There is much talk about measuring influence lately. Most of the discussions surrounding it are based around people’s activity on social media services. Klout is a service that has emerged as a current leader when it comes to trying to determine influence for people. They do a pretty good job of calculating this based on many characteristics of user activity on Twitter and now Facebook. Unfortunately this only tells a small portion of the influence story for people.
Yesterday I wrote a blog post and over time I watched some activity surrounding it on Twitter. There was one tweet from Jesse Newhart that also got retweeted by 3 other folks, all of which have some significant influence according to Klout.
So what’s the problem here? None of this activity will affect my Klout score. While the secret sauce to Klout’s algorithm isn’t public, we know that they factor retweets in the scoring. But a tweet needs to have the originator’s @ referenced within it for any inclusion in the scoring. So as far as Klout is concerned these actions around my blog post are invisible. Making some assumptions about the tweet example above, Jesse Newhart will gain some influence scoring whereas I (the creator of the content that Jesse shared) would gain none. I gave this some thought and it elicited all kinds of issues around user activity that Klout is missing as well as trying to determine how a service like them could go about including it.
While Twitter is a great service and definitely has its place as a factor in calculating influence, there are so many other factors that need consideration. Blogging is a social media activity that arguably should garner a larger level of influence over a tweet if measured in a similar fashion. So I started to ask myself what metrics could be used to calculate blogger scoring and how could a service like Klout incorporate this information into their scoring?
So I started to do a brain dump on some ways that you could aggregate some data points from third party metrics to try and create an influence score for blogging. There are quite a few ways that this could be done.
- RSS Subscribers – Feedburner
- Blog Traffic – Quantcast, Google Analytics
- Comment Activity – Disqus, Echo, Intense Debate
- Social Media Activity – Postrank, Sharethis, Bitly, Tweetmeme, Facebook
The numbers generated around the above activities provided by the third party services could be used to provide a blogger influence score. For Klout to implement this they would need to somehow allow their users to claim blogs and associate them with their accounts or perhaps the data could be inherited by partnering with some of the above services.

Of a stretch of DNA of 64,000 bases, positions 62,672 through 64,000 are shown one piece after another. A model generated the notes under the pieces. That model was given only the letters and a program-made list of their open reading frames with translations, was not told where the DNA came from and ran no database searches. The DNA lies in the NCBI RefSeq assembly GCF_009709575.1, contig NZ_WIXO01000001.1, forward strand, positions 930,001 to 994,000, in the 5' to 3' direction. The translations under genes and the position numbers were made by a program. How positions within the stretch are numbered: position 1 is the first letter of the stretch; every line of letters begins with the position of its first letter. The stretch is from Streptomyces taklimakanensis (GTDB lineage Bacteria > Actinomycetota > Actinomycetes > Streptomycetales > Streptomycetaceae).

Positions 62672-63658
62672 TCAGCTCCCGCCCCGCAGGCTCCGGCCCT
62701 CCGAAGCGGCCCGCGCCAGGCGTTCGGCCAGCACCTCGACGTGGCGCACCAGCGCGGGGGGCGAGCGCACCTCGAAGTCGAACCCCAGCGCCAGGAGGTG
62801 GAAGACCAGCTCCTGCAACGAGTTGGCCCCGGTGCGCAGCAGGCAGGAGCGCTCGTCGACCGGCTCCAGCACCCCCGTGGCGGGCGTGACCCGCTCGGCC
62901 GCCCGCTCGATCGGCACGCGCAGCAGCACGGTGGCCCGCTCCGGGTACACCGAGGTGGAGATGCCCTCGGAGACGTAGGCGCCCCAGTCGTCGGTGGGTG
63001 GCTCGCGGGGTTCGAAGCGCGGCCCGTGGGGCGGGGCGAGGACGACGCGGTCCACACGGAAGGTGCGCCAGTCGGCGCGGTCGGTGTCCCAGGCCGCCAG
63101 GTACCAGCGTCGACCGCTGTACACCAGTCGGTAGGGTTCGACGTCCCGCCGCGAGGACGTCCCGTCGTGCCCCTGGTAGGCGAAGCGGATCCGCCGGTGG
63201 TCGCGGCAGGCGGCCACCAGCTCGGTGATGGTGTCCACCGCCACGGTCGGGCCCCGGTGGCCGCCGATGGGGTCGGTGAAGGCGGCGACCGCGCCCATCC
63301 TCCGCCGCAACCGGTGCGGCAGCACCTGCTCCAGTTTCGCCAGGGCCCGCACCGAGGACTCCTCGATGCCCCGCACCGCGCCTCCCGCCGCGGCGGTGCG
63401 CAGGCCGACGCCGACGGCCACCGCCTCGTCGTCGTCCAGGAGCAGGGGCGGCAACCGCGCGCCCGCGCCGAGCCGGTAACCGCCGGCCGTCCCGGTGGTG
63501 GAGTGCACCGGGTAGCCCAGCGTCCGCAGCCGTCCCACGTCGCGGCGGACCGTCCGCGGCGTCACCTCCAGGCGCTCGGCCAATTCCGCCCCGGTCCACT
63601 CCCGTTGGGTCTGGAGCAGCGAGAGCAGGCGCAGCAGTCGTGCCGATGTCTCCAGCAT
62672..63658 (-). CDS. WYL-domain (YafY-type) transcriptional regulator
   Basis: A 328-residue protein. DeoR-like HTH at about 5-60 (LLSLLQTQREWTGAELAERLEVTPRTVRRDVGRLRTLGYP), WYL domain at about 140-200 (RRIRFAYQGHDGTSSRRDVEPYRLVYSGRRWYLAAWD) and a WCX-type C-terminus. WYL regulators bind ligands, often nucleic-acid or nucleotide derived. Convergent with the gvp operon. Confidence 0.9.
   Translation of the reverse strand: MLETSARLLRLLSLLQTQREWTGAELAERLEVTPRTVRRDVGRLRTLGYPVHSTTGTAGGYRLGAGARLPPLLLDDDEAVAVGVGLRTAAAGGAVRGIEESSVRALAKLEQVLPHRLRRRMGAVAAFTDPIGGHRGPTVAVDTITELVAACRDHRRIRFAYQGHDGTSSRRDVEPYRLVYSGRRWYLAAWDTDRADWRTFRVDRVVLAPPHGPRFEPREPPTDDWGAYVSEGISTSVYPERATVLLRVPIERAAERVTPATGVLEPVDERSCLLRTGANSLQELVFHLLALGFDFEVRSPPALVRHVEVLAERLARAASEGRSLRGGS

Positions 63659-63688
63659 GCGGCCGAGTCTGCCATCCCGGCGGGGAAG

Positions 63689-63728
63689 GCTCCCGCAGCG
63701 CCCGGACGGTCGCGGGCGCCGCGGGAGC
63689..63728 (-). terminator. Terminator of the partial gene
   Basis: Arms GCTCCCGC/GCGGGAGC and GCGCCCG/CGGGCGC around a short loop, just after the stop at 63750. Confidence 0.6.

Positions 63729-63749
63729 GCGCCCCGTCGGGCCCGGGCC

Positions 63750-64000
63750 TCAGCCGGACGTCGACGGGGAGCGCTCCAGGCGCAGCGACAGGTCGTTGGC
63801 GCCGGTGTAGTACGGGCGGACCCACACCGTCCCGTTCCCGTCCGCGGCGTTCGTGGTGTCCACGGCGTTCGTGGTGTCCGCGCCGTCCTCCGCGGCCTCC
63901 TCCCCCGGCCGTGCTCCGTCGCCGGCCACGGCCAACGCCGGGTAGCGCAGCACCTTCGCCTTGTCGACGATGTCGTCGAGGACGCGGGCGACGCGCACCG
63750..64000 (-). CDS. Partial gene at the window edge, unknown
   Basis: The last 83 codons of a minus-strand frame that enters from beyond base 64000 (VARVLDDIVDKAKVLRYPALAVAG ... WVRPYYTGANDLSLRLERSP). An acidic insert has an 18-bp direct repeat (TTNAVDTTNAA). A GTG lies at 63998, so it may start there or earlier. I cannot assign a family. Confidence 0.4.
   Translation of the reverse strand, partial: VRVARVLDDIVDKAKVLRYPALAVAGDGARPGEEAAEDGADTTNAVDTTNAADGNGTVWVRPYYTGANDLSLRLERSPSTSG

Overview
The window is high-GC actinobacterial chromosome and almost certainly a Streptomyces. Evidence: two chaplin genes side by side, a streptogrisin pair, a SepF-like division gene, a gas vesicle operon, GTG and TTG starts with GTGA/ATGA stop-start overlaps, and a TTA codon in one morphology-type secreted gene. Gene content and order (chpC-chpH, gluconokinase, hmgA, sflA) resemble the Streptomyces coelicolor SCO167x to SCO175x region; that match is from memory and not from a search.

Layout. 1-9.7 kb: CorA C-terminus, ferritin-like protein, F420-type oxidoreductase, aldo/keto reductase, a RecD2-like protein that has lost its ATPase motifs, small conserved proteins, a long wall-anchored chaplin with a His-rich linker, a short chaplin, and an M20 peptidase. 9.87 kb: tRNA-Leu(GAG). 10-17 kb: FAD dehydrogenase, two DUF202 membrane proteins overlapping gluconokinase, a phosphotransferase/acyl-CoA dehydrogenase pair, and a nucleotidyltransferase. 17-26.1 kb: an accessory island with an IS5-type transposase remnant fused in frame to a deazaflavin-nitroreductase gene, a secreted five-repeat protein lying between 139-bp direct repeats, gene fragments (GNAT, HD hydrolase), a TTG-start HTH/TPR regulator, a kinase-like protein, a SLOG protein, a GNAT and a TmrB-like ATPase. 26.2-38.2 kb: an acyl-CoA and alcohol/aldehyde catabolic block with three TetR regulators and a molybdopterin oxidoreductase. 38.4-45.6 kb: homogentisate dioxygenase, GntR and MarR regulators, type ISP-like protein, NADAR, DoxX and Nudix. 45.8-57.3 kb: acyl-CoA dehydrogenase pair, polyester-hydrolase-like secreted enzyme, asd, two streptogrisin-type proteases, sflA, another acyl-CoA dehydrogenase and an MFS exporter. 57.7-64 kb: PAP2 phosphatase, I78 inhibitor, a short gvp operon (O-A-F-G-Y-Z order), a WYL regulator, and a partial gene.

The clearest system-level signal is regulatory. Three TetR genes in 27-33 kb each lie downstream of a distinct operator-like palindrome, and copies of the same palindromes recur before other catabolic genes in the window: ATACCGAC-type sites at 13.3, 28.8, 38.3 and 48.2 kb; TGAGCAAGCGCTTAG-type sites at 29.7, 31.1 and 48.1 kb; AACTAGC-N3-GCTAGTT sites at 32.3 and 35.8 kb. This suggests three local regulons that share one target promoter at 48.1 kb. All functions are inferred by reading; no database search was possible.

Today I saw a blog post on the Top 10 Most Influential Independent PR Bloggers on Twitter. This top 10 list ranked PR bloggers calculated only using their Klout scores. I’m curious how these rankings would have been affected by using the blog activity metrics I list above? This list is a prime example of why only using a Klout score for ranking is troublesome and I’ve seen similar ones.
I would love to see a blogger score metric used as a calculation in a person’s influence. In fact I personally would put more weight behind this value in an overall influence score. Other areas of the Klout summary could benefit from this data as well including the topic summary to paint a better picture about a users knowledge. We are still in the early stages of measuring and determining influence. Using data to help calculate it is tricky, but I don’t feel the full story is being told and I’m looking forward to watching tools and services evolve in this area.
UPDATE: After reading the comment from Mahendra Palsule below I read his posts and testing out Peerindex. I started to type a reply but it grew to become more useful as an update
I went ahead and read both (post 1 & post 2) of your blog posts that provide insight into their service. I then also read about how they calculate their scores. Unfortunately as you’ve stated, although they let you add your blogs, they don’t currently seem to factor any of its metrics into their calculations.
Also, aside from their different methodology of ranking influence from Klout, I don’t find their user summary pages to be anywhere near as useful or accurate. When comparing my topics on Peerindex to Klout, I found Klout’s to not only be more accurate but also much more targeted than the broad ones used by Peerindex (Why is Robert Scoble listed as a topic for me?). I’m not sure how Klout calculates this but it appears that it may be based on the frequency of keywords used in the lists I’ve been added to if this service that creates a tag cloud I found a while back is any indication. In any case, it’s more accurate.
Also, the descriptions of how the 3 scores (Authority, Activity, and Audience) are calculated are a bit cryptic. For instance “Too much irrelevant activity can hurt your overall activity score” what is considered irrelevant? Also, “At PeerIndex, we look at the content your share, including the links you recommend, and score it against other members of a given topic.” It doesn’t look like they’re tracking more than a small number of high level topics, what about those that don’t fall into this category?
On Klout they provide some simple insight about some factors on how your score is being calculated with their use of descriptive achievement badges. They also provide even more details regarding people with their Klout classification. So while I don’t deny that Peerindex may take more data into account, ultimately it’s the way you present that data to users that will determine its usefulness. I will continue to follow Peerindex as well to see how they improve the service.